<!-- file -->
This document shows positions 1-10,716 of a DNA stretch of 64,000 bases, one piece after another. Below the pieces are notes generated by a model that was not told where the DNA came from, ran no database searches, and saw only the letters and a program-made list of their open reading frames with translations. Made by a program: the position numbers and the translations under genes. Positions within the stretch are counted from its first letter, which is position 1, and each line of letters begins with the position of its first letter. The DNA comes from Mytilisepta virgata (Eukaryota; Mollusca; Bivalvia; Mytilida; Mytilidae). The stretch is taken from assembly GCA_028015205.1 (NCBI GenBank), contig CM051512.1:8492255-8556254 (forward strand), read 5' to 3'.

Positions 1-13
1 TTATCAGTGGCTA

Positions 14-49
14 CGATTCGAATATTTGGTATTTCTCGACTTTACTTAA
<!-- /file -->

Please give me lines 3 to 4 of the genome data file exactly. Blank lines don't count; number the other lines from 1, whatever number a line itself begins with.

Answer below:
1 TTATCAGTGGCTA

Positions 14-49